What Are Dystrophic Toenails and How Are They Treated?

dystrophic toenailDystrophic nails are nails that become misshapen, thickened, or have a partially destroyed nail plate. Nails may become distorted by too much keratin in the nail plate and nail bed, causing the nail to lift off the underlying skin.

Dystrophic nails are commonly caused by a fungal infection of the toenail, called onychomycosis.  Other potential causes include psoriasis and trauma - either direct injury or chronic, repetitive microtrauma.

Onychomycosis is typically caused by dermatophytes (which also causes athlete’s foot), and less commonly yeasts or molds. People may have increased risk for contracting toenail fungus if they wear tight shoes, have had trauma to the nail bed, have exposure to fungus in gym showers and locker rooms, or are not attentive to foot hygiene.  Patients who are older, immunocompromised, or have an underlying medical condition such as diabetes have higher incidences of onychomycosis.

Onychomycosis can usually be diagnosed upon examination,  but sometimes requires laboratory confirmation with a nail sample.

Fungal nails are treated with over-the-counter topical medication, natural and home remedies, oral medications, and lasers. Topical medications can slow the growth of fungus but are usually ineffective in eliminating the fungus. Oral medications such as Lamisil are considered up to 75% effective, but there is a tendency to have recurrence of infection. Additionally, patients who take such medications must be monitored, as there is a slight risk of damage to the liver.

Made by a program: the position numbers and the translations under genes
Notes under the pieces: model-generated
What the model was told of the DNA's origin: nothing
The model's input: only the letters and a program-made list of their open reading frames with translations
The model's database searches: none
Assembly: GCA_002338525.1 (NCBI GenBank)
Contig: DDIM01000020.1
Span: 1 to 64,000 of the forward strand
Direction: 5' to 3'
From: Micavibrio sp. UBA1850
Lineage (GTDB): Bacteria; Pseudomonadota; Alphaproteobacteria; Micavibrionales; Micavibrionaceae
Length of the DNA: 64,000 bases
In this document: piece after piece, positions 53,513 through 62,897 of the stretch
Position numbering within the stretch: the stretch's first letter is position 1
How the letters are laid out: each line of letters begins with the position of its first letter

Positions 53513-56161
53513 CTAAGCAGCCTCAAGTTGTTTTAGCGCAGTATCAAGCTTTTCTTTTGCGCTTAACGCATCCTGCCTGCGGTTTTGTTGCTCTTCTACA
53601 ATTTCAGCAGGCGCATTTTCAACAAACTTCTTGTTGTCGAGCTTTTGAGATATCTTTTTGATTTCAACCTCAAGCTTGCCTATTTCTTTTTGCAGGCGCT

Laser treatment for fungal nails has been approved by the FDA for several years, and some studies have suggested up to 80% success rate. Podiatrists who implement this therapy can increase their patients’ chance for success by prescribing a home treatment program, which includes treating the nail, the surrounding skin, and using an ultraviolet light for treating fungus in shoes. Learn more about the Foot and Ankle Center's Comprehensive Laser Treatment Program.

Patients have a variety of options for treating fungus in the toenail.  They should, however, understand that other causes of nail dystrophy, such as trauma, may cause persistent changes in the nail plate.   

If you have distorted toenails you may have a fungal infection.  To learn more about your condition and treatment options, contact the Foot and Ankle Center of Lake City at 206-368-7000, or request an appointment online.